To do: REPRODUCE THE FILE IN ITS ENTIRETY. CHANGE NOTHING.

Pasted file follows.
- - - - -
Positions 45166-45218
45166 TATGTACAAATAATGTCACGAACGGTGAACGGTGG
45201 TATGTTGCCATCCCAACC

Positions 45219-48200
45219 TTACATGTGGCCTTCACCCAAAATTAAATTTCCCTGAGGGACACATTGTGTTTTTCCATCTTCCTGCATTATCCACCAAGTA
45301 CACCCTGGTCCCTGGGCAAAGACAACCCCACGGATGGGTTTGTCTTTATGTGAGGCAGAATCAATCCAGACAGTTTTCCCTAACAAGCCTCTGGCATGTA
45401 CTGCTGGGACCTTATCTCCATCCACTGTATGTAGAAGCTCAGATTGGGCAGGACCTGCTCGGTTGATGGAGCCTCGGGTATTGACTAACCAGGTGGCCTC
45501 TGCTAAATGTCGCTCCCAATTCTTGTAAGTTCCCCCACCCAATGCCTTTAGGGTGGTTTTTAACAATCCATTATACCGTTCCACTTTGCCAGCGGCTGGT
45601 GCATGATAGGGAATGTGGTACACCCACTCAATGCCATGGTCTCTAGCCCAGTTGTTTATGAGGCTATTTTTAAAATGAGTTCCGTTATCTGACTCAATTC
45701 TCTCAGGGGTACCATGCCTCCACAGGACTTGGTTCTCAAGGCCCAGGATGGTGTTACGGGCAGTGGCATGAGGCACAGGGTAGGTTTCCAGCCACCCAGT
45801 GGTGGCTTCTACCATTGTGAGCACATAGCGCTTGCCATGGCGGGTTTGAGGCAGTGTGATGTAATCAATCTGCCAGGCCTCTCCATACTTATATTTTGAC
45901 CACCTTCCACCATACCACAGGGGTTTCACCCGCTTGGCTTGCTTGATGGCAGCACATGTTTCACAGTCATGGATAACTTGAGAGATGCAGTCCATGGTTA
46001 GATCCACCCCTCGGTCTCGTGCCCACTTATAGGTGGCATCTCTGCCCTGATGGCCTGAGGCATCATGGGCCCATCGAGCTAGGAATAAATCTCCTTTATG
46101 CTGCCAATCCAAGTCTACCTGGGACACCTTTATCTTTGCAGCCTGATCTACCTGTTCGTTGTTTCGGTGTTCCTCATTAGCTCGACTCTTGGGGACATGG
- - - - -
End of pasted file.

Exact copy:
Positions 45166-45218
45166 TATGTACAAATAATGTCACGAACGGTGAACGGTGG
45201 TATGTTGCCATCCCAACC

Positions 45219-48200
45219 TTACATGTGGCCTTCACCCAAAATTAAATTTCCCTGAGGGACACATTGTGTTTTTCCATCTTCCTGCATTATCCACCAAGTA
45301 CACCCTGGTCCCTGGGCAAAGACAACCCCACGGATGGGTTTGTCTTTATGTGAGGCAGAATCAATCCAGACAGTTTTCCCTAACAAGCCTCTGGCATGTA
45401 CTGCTGGGACCTTATCTCCATCCACTGTATGTAGAAGCTCAGATTGGGCAGGACCTGCTCGGTTGATGGAGCCTCGGGTATTGACTAACCAGGTGGCCTC
45501 TGCTAAATGTCGCTCCCAATTCTTGTAAGTTCCCCCACCCAATGCCTTTAGGGTGGTTTTTAACAATCCATTATACCGTTCCACTTTGCCAGCGGCTGGT
45601 GCATGATAGGGAATGTGGTACACCCACTCAATGCCATGGTCTCTAGCCCAGTTGTTTATGAGGCTATTTTTAAAATGAGTTCCGTTATCTGACTCAATTC
45701 TCTCAGGGGTACCATGCCTCCACAGGACTTGGTTCTCAAGGCCCAGGATGGTGTTACGGGCAGTGGCATGAGGCACAGGGTAGGTTTCCAGCCACCCAGT
45801 GGTGGCTTCTACCATTGTGAGCACATAGCGCTTGCCATGGCGGGTTTGAGGCAGTGTGATGTAATCAATCTGCCAGGCCTCTCCATACTTATATTTTGAC
45901 CACCTTCCACCATACCACAGGGGTTTCACCCGCTTGGCTTGCTTGATGGCAGCACATGTTTCACAGTCATGGATAACTTGAGAGATGCAGTCCATGGTTA
46001 GATCCACCCCTCGGTCTCGTGCCCACTTATAGGTGGCATCTCTGCCCTGATGGCCTGAGGCATCATGGGCCCATCGAGCTAGGAATAAATCTCCTTTATG
46101 CTGCCAATCCAAGTCTACCTGGGACACCTTTATCTTTGCAGCCTGATCTACCTGTTCGTTGTTTCGGTGTTCCTCATTAGCTCGACTCTTGGGGACATGG